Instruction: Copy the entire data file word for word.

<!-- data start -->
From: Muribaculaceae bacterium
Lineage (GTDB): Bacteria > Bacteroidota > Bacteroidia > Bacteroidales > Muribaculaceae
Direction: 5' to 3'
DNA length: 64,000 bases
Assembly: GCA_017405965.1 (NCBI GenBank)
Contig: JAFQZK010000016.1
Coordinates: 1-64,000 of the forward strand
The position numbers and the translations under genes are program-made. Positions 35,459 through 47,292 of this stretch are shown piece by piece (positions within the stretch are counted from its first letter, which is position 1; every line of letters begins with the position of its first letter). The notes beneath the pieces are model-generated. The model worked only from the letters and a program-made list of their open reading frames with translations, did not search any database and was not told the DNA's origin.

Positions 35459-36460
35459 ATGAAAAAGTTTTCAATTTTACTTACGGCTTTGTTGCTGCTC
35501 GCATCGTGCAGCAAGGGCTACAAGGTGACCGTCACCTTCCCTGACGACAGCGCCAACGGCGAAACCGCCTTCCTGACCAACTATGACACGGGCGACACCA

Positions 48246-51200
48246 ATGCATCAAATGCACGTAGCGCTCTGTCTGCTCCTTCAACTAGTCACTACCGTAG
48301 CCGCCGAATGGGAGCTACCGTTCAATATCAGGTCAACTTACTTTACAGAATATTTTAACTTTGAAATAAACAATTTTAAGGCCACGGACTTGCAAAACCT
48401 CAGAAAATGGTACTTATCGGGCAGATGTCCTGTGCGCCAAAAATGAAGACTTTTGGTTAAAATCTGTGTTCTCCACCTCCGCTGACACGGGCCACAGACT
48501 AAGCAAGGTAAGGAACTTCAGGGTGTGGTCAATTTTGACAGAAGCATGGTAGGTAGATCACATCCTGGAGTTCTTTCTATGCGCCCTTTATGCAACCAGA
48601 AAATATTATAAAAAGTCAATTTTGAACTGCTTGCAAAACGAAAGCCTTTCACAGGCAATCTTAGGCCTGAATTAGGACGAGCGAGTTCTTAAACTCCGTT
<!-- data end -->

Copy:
From: Muribaculaceae bacterium
Lineage (GTDB): Bacteria > Bacteroidota > Bacteroidia > Bacteroidales > Muribaculaceae
Direction: 5' to 3'
DNA length: 64,000 bases
Assembly: GCA_017405965.1 (NCBI GenBank)
Contig: JAFQZK010000016.1
Coordinates: 1-64,000 of the forward strand
The position numbers and the translations under genes are program-made. Positions 35,459 through 47,292 of this stretch are shown piece by piece (positions within the stretch are counted from its first letter, which is position 1; every line of letters begins with the position of its first letter). The notes beneath the pieces are model-generated. The model worked only from the letters and a program-made list of their open reading frames with translations, did not search any database and was not told the DNA's origin.

Positions 35459-36460
35459 ATGAAAAAGTTTTCAATTTTACTTACGGCTTTGTTGCTGCTC
35501 GCATCGTGCAGCAAGGGCTACAAGGTGACCGTCACCTTCCCTGACGACAGCGCCAACGGCGAAACCGCCTTCCTGACCAACTATGACACGGGCGACACCA

Positions 48246-51200
48246 ATGCATCAAATGCACGTAGCGCTCTGTCTGCTCCTTCAACTAGTCACTACCGTAG
48301 CCGCCGAATGGGAGCTACCGTTCAATATCAGGTCAACTTACTTTACAGAATATTTTAACTTTGAAATAAACAATTTTAAGGCCACGGACTTGCAAAACCT
48401 CAGAAAATGGTACTTATCGGGCAGATGTCCTGTGCGCCAAAAATGAAGACTTTTGGTTAAAATCTGTGTTCTCCACCTCCGCTGACACGGGCCACAGACT
48501 AAGCAAGGTAAGGAACTTCAGGGTGTGGTCAATTTTGACAGAAGCATGGTAGGTAGATCACATCCTGGAGTTCTTTCTATGCGCCCTTTATGCAACCAGA
48601 AAATATTATAAAAAGTCAATTTTGAACTGCTTGCAAAACGAAAGCCTTTCACAGGCAATCTTAGGCCTGAATTAGGACGAGCGAGTTCTTAAACTCCGTT